Short History of the Ka`bah
surely the first house appointed for men is the one at Bakkah,
blessed and a guidance for the worlds. In it are clear signs, the
standing place of Ibrahim; and whoever enters it shall be secure;
and for the sake of Allah, pilgrimage to the House is incumbent
upon men, (upon) every one who can afford the journey to it, and
whoever disbelieves, then surely Allah is Self-sufficient
(independent) of the worlds. (Qur'an 3:96-97)
is definitely known that it was Ibrahim al-Khalil, peace and
blessings be upon him, who built the Ka`bah. The residents around
it at that time were his son, Isma`il, and the tribe of Jurhum
(originally from Yemen). It is an almost square building whose
sides face the cardinal points of the compass; the winds, no matter
how strong, lose their force when they strike it - without doing it
construction of Ibrahim stood intact, until it was rebuilt by al-'Amaliqah,
and later by the tribe of Jurhum (or vice versa).
the management of the Ka`bah came into the hands of Qusayy Ibn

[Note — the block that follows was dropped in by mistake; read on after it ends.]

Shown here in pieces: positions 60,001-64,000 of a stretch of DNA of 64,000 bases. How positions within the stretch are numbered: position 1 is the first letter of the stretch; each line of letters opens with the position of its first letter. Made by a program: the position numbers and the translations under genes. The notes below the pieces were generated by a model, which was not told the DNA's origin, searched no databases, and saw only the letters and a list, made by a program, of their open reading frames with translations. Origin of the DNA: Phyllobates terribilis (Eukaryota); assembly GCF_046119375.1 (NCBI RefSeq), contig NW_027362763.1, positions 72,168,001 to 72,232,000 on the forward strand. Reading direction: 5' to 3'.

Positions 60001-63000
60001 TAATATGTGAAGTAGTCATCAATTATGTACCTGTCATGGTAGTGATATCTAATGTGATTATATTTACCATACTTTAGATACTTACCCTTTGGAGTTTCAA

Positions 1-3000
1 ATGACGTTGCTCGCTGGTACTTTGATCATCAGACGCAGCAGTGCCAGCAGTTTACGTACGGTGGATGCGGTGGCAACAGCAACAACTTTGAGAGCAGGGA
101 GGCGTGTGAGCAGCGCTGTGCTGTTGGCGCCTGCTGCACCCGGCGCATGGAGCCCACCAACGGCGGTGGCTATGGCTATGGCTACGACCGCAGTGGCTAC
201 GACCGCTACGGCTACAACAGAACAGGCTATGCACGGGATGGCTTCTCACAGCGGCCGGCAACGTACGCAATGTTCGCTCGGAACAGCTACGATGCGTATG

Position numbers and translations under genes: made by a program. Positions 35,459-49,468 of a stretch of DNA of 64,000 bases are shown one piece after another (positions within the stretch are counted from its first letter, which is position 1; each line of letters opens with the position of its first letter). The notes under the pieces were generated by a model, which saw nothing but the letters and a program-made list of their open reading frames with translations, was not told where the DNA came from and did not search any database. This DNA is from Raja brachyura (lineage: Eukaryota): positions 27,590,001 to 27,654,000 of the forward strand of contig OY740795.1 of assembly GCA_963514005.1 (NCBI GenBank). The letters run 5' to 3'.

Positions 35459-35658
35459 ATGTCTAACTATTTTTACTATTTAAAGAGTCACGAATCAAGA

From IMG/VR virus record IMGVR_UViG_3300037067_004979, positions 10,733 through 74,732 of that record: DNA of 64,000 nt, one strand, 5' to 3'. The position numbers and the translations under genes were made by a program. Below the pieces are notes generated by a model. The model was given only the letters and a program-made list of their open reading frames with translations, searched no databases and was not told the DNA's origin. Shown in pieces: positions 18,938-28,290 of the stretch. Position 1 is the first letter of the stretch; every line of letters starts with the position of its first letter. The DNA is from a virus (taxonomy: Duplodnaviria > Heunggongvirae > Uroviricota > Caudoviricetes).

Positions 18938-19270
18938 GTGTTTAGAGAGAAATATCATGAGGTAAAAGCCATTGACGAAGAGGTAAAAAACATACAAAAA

Kilab - an ancestor of the Prophet - in the second century before
Hijrah, he demolished and rebuilt it on firm foundation, putting a
roof of doom palm timber and date-palm trunk on it. He also built 'Daru
'n-Nadwah' (Council House) on one side. It was the place from where
he ruled and where he held counsel with his colleagues. Then he
divided various sides of the Ka`bah. Among different clans of the
Quraysh and each clan built their houses at the side allotted to
them; and they opened their doors towards the Ka`bah.
years before the start of the Prophet's mission, there came a flood
which destroyed the Ka`bah's building. The Quraysh divided among